Chalet 16, Milibizi

Milibizi resort began life as a fishing camp – with very rudimentary facilities. Back in the day, groups of men would “getaway” in those awesome old cars, drive up the Victoria Falls strip road for 180 miles, and then onto a dust road, for another 50 odd miles. It’s amazing what an effort people will go to, to spend the entire day in the blazing heat on the Zambezi!


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Today it’s an oasis of green, with two swimming pools, lush lawns and tall trees.


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One can hire these (very stable) pontoon type boats – that hippo cannot over-turn! I have a healthy respect for hippo, notorious for flipping smaller boats. I would hate to lose my camera in an argument with a hippo!


This sign, below is not just for show – I saw fearsome sized crocs here. Ugh – I could think of better ways of leaving this world!


We caught a lift with a boatman baiting a spot for bream…


And, came across a couple of men we knew (middle-aged Bulawayo business owners,) anchored in the middle of the current, fishing for tiger. Neither wore shirts and only one of them, a hat. They kept the fearsome Zambezi heat at bay, by drinking ice cold ‘Zambezi beer.’ These light skinned progeny of British settlers, (who came to Africa more than a century ago,) sat there all day, trailing bait in the fast moving water. When they eventually rollicked up the hill to their chalet, the red sunburnt stripes on their tummies reminded me strongly of pregnant red and white zebra.

They repeated this activity the following day and the next; then got in their car and went home, content at the “break” from their busy worlds!

No accounting for taste!

Before air-conditioners and fully equipped kitchens invaded this masculine retreat, a tea-room provided food and drinks (although, probably not tea) for fishermen. As chalets were ‘improved/upgraded’ this tea-room was used less and less and was, eventually, converted to a chalet too. Chalet 16 can sleep 3 couples in the air-conditioned rooms, and up to 18 if necessary (on the veranda under mozzie nets.)P1330371

AND – thank heaven for the modern air-conditioning, cos it is jolly hot at Milibizi! The brand new units in all three rooms, new fridges and freezers in the kitchen, make Chalet 16 extremely comfortable when the fishermen are out on the water!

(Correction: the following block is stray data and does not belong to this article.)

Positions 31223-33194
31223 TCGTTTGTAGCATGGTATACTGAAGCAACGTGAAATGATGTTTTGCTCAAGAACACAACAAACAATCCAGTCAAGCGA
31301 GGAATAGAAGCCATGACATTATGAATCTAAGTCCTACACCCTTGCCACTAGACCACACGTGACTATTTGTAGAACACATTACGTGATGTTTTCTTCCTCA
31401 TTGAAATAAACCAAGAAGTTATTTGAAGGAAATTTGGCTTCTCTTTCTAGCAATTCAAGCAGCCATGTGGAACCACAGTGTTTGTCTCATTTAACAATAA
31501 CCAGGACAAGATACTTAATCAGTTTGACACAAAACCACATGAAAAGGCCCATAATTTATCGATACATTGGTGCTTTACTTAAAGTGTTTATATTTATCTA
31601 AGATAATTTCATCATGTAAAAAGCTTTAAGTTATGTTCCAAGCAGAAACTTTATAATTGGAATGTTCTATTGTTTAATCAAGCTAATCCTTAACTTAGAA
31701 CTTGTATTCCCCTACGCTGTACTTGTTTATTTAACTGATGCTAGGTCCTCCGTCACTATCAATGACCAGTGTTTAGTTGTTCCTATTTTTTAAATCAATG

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The Sunset Deck is an excellent spot for watching the sun go down:


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Most of the chalets at Milibizi Resort are privately owned:


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Milibizi sunsets have to be experienced…


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And the sunrises are equally worth getting up early for:


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Breakfast anyone?


I leave you with this photo – out on the boat, the water like glass:


Chalet 16 has a Facebook page



Dete Cross Roads…

About three hours from Bulawayo, heading towards the Victoria Falls, is the Dete Cross Roads – just a filling station really, and as can be seen in the photo, informal veggie sellers, people waiting for transport, mini-busses and scotch-carts. It’s a pretty dangerous section of road, with people wandering all about, cattle and on occasion, elephants! I always drive VERY carefully past the cross-roads.

We managed to get diesel there (it’s been in short supply here in Zimbabwe in recent times…) and headed north-west, off the main road towards Milibizi, where I’d been invited to stay in order to take photos.


Its hot and dry here, now in Zimbabwe as we wait for the rains and I love the bright clothes and sense of community in this photograph, so classic of Zimbabwe. The three drums are an ugly reminder of a time we would all like to forget, when the police sat on our roads like vultures, using any method to extort money from innocent travellers.